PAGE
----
Once the story has been retold by the ELT author (English Language Teaching, red.), it is then edited and checked to make sure that the story flows and the levelling is appropriate. An artwork brief is created for the illustrations which provide visual support for understanding complicated scenes or difficult vocabulary. Once everyone in the editorial team is happy with the final manuscript, the book is then sent to design where the text is ‘laid out’ and the illustrations are drawn and then placed. The final proofs are then sent to be printed.
An original version of a book might be too long.
How do you decide what can be left out or what needs to be altered?
This often happens! Before the author starts the adaptation, he/she creates a ‘book plan’ of each chapter, which show how he/she intends to reduce the story, outlining which bits will be kept in or left out. This is then checked and sometimes changes are made if the editor doesn’t agree with parts of the plan. Once the plan is finalized, the author can begin writing the full manuscript.
Do you also look at the structure and storyline of the original version, to make things more accessible?
Yes, we do this. Much depends on the level we are adapting it at. So, in the case of a book with lots of flashback, we would ideally want it written above B1+ as past perfect is allowed, thus making it much easier to move back in time. However, for lower levels we might look at making the story more linear. We are less likely to change the perspective though some minor characters might be cut in order to condense and simplify things.
How do you handle specific difficulties in grammar and sentences that students might not understand yet?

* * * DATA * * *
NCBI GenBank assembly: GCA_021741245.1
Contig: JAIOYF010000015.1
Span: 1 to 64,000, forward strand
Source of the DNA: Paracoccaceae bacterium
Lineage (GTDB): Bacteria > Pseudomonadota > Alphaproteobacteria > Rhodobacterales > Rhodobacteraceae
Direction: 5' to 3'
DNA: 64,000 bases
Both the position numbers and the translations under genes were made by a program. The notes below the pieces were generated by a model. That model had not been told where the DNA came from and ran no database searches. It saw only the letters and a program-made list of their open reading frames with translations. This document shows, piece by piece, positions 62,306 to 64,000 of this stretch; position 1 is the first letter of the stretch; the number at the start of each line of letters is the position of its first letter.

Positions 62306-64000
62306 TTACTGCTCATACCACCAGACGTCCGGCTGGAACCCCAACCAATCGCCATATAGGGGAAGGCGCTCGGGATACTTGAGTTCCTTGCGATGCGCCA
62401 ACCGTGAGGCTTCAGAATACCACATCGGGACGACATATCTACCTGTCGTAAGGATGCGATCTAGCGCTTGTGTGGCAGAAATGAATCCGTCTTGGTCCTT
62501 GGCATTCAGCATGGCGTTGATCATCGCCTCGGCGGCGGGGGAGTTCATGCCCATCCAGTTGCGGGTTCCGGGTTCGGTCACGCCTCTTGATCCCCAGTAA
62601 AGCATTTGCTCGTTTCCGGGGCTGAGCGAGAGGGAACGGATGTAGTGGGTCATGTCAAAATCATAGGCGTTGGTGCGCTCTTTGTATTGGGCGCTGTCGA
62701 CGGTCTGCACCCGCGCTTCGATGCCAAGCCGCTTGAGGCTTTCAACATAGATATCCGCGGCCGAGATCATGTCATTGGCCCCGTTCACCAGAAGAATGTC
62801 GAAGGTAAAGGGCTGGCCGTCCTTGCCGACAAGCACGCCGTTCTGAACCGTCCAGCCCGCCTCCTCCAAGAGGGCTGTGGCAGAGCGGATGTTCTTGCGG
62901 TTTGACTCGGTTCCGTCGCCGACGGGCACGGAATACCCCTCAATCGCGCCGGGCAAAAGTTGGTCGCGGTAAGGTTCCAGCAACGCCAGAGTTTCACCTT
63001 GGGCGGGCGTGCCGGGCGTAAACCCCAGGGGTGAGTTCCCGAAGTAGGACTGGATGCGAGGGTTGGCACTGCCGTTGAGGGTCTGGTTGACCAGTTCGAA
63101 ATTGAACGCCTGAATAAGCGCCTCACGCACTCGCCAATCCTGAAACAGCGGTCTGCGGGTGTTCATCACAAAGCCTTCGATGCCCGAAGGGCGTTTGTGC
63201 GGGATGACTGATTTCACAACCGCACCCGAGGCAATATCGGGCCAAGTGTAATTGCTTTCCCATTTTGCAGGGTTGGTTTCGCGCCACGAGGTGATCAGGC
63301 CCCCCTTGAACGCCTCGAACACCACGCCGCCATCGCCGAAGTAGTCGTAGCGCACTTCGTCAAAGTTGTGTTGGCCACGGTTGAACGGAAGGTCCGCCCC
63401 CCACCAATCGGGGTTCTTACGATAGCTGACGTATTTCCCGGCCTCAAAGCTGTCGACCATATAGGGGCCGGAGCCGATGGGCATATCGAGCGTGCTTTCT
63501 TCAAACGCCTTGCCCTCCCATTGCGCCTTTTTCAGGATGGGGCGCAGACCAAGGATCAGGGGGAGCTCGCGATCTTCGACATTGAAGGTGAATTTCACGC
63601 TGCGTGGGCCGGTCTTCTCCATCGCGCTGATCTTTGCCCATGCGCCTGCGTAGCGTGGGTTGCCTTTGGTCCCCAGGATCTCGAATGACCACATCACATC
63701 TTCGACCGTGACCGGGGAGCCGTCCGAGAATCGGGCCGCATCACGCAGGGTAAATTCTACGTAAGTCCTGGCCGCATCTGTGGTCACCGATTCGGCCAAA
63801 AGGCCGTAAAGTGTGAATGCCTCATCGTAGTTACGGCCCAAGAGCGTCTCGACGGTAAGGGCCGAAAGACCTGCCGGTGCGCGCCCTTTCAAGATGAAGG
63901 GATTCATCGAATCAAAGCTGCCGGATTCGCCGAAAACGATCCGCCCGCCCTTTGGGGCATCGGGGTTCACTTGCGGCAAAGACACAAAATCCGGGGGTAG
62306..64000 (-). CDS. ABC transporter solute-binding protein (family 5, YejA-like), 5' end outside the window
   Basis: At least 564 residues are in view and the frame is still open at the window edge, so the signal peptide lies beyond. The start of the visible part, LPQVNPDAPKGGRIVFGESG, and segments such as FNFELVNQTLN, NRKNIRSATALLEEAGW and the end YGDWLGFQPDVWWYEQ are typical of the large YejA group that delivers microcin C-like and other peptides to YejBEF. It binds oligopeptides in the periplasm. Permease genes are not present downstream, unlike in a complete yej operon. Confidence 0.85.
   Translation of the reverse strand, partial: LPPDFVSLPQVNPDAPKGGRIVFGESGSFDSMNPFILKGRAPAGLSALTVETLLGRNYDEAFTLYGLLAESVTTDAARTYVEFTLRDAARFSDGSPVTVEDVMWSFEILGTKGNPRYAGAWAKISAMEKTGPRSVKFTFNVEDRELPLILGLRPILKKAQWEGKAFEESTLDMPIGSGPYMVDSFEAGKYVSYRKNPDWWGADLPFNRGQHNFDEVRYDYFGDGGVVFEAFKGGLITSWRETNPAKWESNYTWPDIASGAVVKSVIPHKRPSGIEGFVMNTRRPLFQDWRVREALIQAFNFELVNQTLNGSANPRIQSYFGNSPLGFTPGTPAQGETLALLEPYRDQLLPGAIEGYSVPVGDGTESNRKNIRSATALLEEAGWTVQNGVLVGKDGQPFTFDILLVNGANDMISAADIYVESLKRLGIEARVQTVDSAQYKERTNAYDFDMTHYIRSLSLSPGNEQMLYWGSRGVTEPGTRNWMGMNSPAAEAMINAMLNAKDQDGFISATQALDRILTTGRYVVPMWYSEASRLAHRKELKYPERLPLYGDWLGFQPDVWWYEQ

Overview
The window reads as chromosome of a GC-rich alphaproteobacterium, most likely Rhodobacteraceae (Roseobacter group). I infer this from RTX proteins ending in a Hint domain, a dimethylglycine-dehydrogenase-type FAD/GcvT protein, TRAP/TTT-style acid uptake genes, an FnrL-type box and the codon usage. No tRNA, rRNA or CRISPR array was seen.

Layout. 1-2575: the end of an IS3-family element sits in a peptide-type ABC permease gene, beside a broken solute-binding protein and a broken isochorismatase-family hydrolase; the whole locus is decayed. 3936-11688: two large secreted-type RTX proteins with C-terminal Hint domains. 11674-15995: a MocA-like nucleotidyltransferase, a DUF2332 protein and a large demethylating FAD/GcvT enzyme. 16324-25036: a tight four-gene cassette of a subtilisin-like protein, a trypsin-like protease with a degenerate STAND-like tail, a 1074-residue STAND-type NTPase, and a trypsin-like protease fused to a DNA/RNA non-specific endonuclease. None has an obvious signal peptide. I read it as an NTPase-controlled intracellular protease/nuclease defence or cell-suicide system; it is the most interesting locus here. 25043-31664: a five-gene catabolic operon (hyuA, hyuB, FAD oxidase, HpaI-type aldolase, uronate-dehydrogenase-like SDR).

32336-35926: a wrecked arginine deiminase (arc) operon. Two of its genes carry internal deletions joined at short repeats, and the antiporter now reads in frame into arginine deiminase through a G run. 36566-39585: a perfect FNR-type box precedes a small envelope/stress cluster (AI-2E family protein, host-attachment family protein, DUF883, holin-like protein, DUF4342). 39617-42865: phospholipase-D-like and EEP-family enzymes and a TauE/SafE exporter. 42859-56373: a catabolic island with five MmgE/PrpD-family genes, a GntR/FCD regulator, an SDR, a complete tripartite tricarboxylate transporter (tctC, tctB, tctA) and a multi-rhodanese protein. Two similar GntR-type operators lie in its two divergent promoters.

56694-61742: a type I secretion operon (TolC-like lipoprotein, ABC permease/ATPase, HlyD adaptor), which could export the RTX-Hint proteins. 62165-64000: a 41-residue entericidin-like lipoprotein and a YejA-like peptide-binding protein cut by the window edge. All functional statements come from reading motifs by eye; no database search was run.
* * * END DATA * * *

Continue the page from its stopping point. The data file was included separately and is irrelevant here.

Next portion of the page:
We come across a lot of this and we rewrite them. So, for example, The Boy in the Striped Pyjamas was adapted at level 4, which does not allow reported speech or past simple. It also has some difficult vocabulary. In the original book, the text is as follows:
…he [Bruno] wasn’t entirely sure what job Father did. In school, they had talked about their fathers once day and Karl had said that his father was a greengrocer , which Bruno knew to be true because he meant the greengrocer’s shop in the centre of town. And Daniel had said that his father was a teacher, which Bruno knew to be true because he taught the big boys who it was always wise to steer clear of. And Martin had said that his father was a chef, which Bruno knew to be true because he sometimes collected Martin from school and when he did he always wore a white smock and a tartan apron , as if he’d just stepped out of the kitchen.
But when they asked Bruno what his father did he opened his mouth to tell them, then realized that he didn’t know himself . All he could say was that his father was a man to watch and that the Fury had big things in mind for him. Oh, and that he had a fantastic uniform too.
This has been retold as:
But Bruno was not sure what job Father actually did. At school, his friends often talked about their fathers. Bruno knew that Karl’s father worked in a shop, and Daniel’s father was a teacher. But when his friends asked about Bruno’s father, he just said, “Father is an important man and the Fury has big plans for him. And he wears a wonderful uniform.”
The Boy in the Striped Pyjamas
The boy in the striped Pyjamas, John Boyne
How do you handle difficult words? Do you replace them with more commonly used words?
We try to replace them with words which are levelled by the CEFR around the same as the level of the book. The example of The Boy in the Striped Pyjamas gives you an idea of how we do this. The phrase ‘man to watch’ has been replaced by ‘important man’; ‘big things in mind’ has been replaced by ‘big plans’; and ‘fantastic’ has been replaced by ‘wonderful’.